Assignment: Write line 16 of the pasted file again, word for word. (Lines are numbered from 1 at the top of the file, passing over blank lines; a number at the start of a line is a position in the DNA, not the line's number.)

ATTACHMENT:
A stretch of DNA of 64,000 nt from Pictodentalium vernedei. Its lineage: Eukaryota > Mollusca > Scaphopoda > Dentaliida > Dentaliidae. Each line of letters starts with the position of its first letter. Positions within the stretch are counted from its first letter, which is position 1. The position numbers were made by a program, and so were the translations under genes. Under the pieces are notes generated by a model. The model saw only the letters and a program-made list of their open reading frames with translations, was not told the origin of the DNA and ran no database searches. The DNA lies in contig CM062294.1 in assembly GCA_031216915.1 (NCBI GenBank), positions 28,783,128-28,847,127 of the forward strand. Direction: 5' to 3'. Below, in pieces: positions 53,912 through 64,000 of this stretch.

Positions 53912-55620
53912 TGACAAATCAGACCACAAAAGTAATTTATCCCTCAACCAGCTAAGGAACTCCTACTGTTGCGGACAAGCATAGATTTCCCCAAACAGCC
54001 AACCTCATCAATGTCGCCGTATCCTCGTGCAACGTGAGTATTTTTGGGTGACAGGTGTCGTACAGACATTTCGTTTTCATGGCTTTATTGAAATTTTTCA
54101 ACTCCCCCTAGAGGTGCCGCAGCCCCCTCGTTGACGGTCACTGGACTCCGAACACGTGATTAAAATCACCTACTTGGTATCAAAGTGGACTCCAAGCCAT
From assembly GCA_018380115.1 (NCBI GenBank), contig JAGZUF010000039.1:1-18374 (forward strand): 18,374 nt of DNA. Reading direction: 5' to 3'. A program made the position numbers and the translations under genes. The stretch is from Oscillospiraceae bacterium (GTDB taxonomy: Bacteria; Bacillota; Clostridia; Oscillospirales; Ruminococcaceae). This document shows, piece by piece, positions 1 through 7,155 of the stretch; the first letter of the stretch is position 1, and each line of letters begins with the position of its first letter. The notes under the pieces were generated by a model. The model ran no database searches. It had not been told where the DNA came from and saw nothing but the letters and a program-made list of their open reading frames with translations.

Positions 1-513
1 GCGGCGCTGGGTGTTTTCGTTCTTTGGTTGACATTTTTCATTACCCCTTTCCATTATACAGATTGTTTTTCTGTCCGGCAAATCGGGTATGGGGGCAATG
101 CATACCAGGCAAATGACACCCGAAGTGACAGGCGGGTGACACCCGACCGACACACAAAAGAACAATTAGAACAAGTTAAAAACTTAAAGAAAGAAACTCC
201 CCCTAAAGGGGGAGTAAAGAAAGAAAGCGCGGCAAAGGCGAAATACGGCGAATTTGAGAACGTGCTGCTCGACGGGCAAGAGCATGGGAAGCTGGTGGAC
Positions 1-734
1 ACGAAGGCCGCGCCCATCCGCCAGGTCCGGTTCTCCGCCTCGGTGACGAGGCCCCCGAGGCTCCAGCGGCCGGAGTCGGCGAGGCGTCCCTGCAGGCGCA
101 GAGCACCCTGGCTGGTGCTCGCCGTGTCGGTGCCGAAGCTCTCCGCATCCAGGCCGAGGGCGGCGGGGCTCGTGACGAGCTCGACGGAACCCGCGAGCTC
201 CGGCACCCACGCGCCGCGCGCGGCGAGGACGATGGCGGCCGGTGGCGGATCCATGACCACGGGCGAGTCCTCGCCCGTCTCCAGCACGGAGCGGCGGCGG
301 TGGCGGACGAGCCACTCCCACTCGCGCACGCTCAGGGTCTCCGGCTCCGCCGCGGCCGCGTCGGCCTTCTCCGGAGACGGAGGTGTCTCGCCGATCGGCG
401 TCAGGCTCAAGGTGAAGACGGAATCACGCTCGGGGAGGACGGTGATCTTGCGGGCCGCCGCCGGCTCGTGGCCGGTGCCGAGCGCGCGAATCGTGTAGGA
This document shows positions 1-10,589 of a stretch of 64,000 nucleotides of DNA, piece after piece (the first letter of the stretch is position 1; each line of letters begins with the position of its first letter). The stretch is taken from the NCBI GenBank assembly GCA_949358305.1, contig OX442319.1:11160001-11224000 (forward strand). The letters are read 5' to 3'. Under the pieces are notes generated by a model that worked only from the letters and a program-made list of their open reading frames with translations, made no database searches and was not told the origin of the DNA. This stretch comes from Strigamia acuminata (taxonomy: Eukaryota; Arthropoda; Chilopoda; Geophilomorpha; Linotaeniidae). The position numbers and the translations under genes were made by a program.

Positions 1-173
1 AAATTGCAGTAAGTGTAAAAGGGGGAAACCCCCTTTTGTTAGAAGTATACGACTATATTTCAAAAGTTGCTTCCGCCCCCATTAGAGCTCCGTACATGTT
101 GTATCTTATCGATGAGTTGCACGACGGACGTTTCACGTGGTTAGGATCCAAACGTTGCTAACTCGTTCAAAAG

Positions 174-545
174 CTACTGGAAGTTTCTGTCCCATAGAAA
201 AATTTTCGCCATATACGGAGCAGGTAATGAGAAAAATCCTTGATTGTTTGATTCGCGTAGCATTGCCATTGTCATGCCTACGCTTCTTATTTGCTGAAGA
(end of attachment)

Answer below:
401 TCAGGCTCAAGGTGAAGACGGAATCACGCTCGGGGAGGACGGTGATCTTGCGGGCCGCCGCCGGCTCGTGGCCGGTGCCGAGCGCGCGAATCGTGTAGGA